Informations and abstract
Keywords: EU Personal Data; USA; Schrems; Safe Harbour; Privacy Shield.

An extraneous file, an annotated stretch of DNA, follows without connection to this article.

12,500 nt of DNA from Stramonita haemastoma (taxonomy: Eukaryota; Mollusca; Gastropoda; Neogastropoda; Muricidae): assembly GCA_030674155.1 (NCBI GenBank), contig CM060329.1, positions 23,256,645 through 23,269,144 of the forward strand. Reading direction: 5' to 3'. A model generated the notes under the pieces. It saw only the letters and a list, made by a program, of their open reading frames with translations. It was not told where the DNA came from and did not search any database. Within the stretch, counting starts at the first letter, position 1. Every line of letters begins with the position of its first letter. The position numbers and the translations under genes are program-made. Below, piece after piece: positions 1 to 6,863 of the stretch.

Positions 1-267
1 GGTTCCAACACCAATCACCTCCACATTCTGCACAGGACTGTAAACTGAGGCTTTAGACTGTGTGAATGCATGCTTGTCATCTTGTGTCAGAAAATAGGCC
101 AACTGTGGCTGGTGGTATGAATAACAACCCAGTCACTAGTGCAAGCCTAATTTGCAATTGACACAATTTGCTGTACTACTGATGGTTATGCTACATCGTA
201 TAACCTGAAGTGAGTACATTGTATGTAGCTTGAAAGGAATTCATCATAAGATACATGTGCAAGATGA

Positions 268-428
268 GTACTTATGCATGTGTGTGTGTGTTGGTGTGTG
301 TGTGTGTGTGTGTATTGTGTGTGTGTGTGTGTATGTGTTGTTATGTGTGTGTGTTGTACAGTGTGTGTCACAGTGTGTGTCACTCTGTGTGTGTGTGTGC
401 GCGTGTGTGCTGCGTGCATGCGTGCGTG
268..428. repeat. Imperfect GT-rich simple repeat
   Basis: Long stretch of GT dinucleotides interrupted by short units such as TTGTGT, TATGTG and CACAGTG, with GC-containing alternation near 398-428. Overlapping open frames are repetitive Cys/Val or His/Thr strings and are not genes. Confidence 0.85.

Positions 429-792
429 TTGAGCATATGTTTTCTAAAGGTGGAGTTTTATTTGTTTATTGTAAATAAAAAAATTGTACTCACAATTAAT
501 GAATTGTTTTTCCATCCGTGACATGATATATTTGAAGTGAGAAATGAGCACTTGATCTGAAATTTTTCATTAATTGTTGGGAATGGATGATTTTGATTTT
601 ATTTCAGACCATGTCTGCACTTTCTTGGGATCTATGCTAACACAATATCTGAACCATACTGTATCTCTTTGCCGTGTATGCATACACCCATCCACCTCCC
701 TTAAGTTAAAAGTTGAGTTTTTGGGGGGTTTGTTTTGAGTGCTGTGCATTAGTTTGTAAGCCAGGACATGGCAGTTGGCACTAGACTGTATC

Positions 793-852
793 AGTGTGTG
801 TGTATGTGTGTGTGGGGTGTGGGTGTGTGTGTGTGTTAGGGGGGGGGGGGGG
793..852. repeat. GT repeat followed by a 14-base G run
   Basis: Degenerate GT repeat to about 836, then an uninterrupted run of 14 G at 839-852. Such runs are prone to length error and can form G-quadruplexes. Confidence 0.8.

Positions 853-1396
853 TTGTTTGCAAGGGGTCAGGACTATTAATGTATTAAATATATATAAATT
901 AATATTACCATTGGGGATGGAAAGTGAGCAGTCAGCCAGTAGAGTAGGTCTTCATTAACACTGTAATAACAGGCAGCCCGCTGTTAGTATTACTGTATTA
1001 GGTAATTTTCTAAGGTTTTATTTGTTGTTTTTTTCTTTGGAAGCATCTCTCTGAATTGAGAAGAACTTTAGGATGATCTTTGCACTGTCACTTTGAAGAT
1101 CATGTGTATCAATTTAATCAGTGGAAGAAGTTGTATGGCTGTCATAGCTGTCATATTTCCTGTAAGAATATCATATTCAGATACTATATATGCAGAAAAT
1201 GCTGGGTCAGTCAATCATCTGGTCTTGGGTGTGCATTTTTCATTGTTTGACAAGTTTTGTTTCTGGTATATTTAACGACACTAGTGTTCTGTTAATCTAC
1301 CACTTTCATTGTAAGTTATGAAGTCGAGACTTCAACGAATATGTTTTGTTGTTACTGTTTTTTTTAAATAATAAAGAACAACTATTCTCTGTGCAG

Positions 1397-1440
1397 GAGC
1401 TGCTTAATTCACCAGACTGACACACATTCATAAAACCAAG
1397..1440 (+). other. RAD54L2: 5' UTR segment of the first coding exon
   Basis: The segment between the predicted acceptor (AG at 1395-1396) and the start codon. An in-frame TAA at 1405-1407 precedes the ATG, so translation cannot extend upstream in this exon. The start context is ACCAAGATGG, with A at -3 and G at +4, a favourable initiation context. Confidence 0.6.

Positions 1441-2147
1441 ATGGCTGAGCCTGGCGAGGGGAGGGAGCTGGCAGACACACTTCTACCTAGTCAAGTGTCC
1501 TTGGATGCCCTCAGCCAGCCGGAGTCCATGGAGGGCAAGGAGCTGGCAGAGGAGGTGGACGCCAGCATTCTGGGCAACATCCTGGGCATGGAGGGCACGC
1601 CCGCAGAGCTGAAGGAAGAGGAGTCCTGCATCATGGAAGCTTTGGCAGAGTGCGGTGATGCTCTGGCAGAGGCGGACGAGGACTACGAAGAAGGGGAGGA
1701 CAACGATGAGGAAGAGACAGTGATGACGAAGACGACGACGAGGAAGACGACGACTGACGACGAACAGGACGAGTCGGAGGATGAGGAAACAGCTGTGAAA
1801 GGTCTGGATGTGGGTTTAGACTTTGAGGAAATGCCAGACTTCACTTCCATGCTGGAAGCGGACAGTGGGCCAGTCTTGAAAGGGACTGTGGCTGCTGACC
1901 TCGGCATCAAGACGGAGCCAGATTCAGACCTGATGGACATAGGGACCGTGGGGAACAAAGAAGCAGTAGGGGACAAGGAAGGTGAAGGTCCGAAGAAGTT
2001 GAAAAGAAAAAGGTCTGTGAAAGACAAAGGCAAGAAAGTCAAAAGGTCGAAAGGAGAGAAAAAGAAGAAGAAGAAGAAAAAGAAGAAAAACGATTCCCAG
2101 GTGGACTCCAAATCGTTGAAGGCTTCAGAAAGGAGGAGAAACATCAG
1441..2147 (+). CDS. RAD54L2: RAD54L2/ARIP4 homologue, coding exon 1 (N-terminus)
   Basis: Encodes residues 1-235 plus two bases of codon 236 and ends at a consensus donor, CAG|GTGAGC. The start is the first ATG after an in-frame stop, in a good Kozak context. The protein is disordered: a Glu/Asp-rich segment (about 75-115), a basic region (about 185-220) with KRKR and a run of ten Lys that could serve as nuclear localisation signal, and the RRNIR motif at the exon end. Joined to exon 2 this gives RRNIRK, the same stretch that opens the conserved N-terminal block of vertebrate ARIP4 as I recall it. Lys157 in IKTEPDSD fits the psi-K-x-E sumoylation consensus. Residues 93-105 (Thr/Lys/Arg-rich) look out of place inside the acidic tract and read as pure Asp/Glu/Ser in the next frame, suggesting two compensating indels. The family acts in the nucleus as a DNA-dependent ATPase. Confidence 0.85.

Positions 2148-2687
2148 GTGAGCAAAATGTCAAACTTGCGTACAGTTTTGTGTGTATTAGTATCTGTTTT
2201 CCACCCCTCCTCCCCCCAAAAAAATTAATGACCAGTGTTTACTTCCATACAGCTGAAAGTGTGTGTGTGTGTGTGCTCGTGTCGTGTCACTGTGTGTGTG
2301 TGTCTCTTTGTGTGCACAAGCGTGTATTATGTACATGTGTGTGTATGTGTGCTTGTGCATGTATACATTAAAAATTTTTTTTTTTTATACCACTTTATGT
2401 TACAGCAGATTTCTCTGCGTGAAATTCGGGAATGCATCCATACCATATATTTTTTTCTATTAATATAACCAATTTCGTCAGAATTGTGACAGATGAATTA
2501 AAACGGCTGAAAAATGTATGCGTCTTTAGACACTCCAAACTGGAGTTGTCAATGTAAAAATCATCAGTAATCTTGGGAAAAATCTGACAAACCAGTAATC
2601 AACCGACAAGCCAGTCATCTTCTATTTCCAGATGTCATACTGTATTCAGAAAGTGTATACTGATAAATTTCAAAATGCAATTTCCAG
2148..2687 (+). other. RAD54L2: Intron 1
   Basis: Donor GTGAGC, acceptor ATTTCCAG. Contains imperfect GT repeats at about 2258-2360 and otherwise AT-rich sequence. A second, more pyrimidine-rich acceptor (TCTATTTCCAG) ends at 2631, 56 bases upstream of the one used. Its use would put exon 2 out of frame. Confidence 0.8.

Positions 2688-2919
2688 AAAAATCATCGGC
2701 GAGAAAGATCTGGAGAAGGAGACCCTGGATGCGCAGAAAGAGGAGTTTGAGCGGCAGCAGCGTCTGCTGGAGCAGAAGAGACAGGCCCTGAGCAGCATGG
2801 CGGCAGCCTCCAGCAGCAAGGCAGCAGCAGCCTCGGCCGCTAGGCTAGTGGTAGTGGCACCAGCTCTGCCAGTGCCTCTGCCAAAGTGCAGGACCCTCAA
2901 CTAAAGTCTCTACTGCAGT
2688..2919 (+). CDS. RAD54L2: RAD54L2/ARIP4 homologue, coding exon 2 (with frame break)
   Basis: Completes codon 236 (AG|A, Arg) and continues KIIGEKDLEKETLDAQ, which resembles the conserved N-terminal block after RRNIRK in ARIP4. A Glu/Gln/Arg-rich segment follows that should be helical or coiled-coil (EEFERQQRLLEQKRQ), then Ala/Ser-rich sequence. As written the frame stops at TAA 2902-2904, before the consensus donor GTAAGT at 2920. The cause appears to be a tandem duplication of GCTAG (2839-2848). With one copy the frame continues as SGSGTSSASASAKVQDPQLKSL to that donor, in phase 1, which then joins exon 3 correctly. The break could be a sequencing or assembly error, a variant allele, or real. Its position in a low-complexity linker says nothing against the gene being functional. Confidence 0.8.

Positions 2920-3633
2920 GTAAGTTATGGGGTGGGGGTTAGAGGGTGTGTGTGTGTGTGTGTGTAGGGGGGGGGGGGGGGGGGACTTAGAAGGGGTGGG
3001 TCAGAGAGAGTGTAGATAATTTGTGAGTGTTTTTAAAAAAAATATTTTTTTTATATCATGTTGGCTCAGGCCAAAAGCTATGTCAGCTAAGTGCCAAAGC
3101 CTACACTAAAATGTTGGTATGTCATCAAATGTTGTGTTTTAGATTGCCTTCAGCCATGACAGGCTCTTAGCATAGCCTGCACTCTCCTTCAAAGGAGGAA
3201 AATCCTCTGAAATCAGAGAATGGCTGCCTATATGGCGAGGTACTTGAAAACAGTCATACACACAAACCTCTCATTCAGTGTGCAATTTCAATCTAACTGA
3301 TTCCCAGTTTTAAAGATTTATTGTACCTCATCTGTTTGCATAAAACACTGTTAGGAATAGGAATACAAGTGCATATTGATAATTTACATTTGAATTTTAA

As the US system as a whole is not deemed to offer an adequate protection of personal data (given, in particular, the absence of a set of protections applying horizontally to all sectors and of an independent data protection authority entrusted with the supervision of compliance with such overarching legislation) companies engaging in transatlantic flows of personal data have to base their transfers on one of the alternative instruments foreseen under EU law. To facilitate transfers of data across the Atlantic, a specific regime was introduced in 2000: the Safe Harbour. This regime consisted in a self-certification mechanism by which thousands of US companies submitted themselves to additional obligations compared to those applicable under US law and could therefore be considered as offering an adequate level of protection. Following revelations on US mass surveillance programs, the legality of the Safe Harbour, and in particular its compatibility with the EU charter of Fundamental Rights (Articles 7 and 8), was challenged before the ECJ. In its Schrems judgment of 6 October 2015, the Court of Justice found the Safe Harbour invalid. The present article seeks to analyze this ruling, assess it implications on alternative tools for transfers available under EU law (standard contractual clause, binding corporate rules) as well as address prospects for a successor arrangement on transatlantic data flows (Privacy Shield).